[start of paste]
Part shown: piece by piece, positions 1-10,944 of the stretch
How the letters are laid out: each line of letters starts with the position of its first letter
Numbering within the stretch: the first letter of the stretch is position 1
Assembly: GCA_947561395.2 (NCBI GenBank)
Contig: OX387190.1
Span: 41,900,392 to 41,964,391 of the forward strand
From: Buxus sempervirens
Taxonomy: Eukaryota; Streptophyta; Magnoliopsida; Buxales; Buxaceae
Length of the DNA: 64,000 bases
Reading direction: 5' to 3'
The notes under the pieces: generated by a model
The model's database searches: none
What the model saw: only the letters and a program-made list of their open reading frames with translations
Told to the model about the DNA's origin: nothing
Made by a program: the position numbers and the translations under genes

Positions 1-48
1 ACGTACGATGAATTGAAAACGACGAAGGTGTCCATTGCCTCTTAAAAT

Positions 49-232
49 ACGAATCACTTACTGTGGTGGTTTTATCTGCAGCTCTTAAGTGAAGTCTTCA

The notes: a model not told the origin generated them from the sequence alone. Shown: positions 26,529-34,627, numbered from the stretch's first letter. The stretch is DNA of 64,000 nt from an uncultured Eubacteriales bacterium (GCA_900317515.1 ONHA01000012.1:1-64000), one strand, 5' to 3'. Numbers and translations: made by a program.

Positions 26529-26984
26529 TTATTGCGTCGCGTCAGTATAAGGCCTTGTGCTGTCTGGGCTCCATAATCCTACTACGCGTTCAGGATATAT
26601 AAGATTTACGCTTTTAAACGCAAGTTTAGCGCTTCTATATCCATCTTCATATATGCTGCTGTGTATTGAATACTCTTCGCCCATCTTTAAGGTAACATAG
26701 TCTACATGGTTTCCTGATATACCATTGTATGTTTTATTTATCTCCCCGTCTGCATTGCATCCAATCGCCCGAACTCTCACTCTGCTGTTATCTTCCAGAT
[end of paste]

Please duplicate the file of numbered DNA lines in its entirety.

Part shown: piece by piece, positions 1-10,944 of the stretch
How the letters are laid out: each line of letters starts with the position of its first letter
Numbering within the stretch: the first letter of the stretch is position 1
Assembly: GCA_947561395.2 (NCBI GenBank)
Contig: OX387190.1
Span: 41,900,392 to 41,964,391 of the forward strand
From: Buxus sempervirens
Taxonomy: Eukaryota; Streptophyta; Magnoliopsida; Buxales; Buxaceae
Length of the DNA: 64,000 bases
Reading direction: 5' to 3'
The notes under the pieces: generated by a model
The model's database searches: none
What the model saw: only the letters and a program-made list of their open reading frames with translations
Told to the model about the DNA's origin: nothing
Made by a program: the position numbers and the translations under genes

Positions 1-48
1 ACGTACGATGAATTGAAAACGACGAAGGTGTCCATTGCCTCTTAAAAT

Positions 49-232
49 ACGAATCACTTACTGTGGTGGTTTTATCTGCAGCTCTTAAGTGAAGTCTTCA

The notes: a model not told the origin generated them from the sequence alone. Shown: positions 26,529-34,627, numbered from the stretch's first letter. The stretch is DNA of 64,000 nt from an uncultured Eubacteriales bacterium (GCA_900317515.1 ONHA01000012.1:1-64000), one strand, 5' to 3'. Numbers and translations: made by a program.

Positions 26529-26984
26529 TTATTGCGTCGCGTCAGTATAAGGCCTTGTGCTGTCTGGGCTCCATAATCCTACTACGCGTTCAGGATATAT
26601 AAGATTTACGCTTTTAAACGCAAGTTTAGCGCTTCTATATCCATCTTCATATATGCTGCTGTGTATTGAATACTCTTCGCCCATCTTTAAGGTAACATAG
26701 TCTACATGGTTTCCTGATATACCATTGTATGTTTTATTTATCTCCCCGTCTGCATTGCATCCAATCGCCCGAACTCTCACTCTGCTGTTATCTTCCAGAT